“Oh You Absolute Darling”—the poem which, for me, anchors this collection—details the astonishing speed and ferocity with which the erotic becomes threatening, even deadly, while still examining the necessity of possession and the responsibly of ownership. The title of the poem, explained in the Notes, is from Anna Karenina, describing the manner in which Count Vronsky addresses the horse he is racing, as he spurs it on to a mortal injury. The stakes here are much higher than a cup of coffee being poured down a kitchen sink. We see the demise of a race horse, among the most superfluous of luxury items, one which we know will perish thanks to the carelessness of the man on top of it, plying it with words which are not only false, but deadly. A similarly cautionary tone threads through much of this collection, and we see it repeated in poems like “Glacier”: “Every sixteen year old girl likes / A murderer for an admirer . . .” Is it causality or coincidence that the same girl could end up “Hanging like crystals in a cave forever”? Other girls in You Darling Thing “will wait in meadows hoping to catch unicorns,” but will end in “the well of dreams: their dormition” (“Laudanum”).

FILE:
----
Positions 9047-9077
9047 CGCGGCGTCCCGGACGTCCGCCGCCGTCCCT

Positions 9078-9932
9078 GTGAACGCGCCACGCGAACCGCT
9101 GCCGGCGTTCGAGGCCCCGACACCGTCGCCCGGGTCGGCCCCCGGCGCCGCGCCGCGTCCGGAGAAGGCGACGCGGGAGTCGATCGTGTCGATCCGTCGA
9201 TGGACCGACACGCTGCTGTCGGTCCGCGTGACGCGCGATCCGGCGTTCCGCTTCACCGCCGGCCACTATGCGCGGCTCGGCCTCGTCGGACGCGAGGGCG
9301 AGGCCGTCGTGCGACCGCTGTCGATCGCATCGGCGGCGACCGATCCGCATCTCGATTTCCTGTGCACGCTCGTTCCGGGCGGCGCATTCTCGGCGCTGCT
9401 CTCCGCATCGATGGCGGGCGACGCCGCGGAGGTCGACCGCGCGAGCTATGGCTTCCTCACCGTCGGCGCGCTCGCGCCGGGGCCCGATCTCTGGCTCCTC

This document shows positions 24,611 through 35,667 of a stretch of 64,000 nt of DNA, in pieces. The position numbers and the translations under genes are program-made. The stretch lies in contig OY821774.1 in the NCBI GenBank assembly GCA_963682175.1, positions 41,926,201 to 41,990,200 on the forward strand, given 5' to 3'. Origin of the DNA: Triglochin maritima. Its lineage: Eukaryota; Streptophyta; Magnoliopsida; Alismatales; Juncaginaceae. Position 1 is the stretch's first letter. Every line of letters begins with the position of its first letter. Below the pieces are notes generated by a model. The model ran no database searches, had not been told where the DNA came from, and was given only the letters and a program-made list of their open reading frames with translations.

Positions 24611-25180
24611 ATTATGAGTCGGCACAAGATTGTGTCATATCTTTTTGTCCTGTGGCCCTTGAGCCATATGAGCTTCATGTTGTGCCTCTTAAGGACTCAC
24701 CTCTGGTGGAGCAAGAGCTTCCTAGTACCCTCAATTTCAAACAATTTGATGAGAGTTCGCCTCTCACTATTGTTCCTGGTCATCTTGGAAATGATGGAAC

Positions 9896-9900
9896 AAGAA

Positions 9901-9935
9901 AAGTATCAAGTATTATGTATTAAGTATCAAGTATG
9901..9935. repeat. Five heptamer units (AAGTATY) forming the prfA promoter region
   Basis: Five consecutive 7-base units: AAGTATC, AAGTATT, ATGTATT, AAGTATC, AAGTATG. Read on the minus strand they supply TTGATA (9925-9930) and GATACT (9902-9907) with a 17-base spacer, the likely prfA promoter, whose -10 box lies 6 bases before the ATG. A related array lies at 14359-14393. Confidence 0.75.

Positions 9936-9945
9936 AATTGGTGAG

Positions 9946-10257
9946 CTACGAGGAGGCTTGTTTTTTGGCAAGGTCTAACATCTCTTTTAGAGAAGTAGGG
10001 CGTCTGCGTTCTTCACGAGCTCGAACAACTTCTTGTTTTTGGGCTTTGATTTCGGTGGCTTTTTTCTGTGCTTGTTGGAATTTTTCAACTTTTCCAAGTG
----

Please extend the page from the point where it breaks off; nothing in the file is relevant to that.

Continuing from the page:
In the end, we return to Oakland, a landscape of police helicopters, unhappily coupled couples, animals in heat, and flowers opening in the night, “Unobserved, / Releasing their scent into everywhere.” The final luxury in You Darling Thing is perfume, one not intended for people to attract others to themselves, but one—like the octopus’ mimetic legs—for its proprietors to employ. Like the poems in this collection, they lure us toward them, yet function autonomously, unfurling into new revelations and rarer beings with every illumination.

Erica Bernheim
Erica Bernheim is the author of the poetry collection, The Mimic Sea, and of a chapbook, Between the Room and the City. She is currently Associate Professor of English at Florida Southern College, where she directs the creative writing program. Her writing has recently appeared or is forthcoming in Denver Quarterly, DIAGRAM, Iowa Review, New Reader Magazine, and Missouri Review.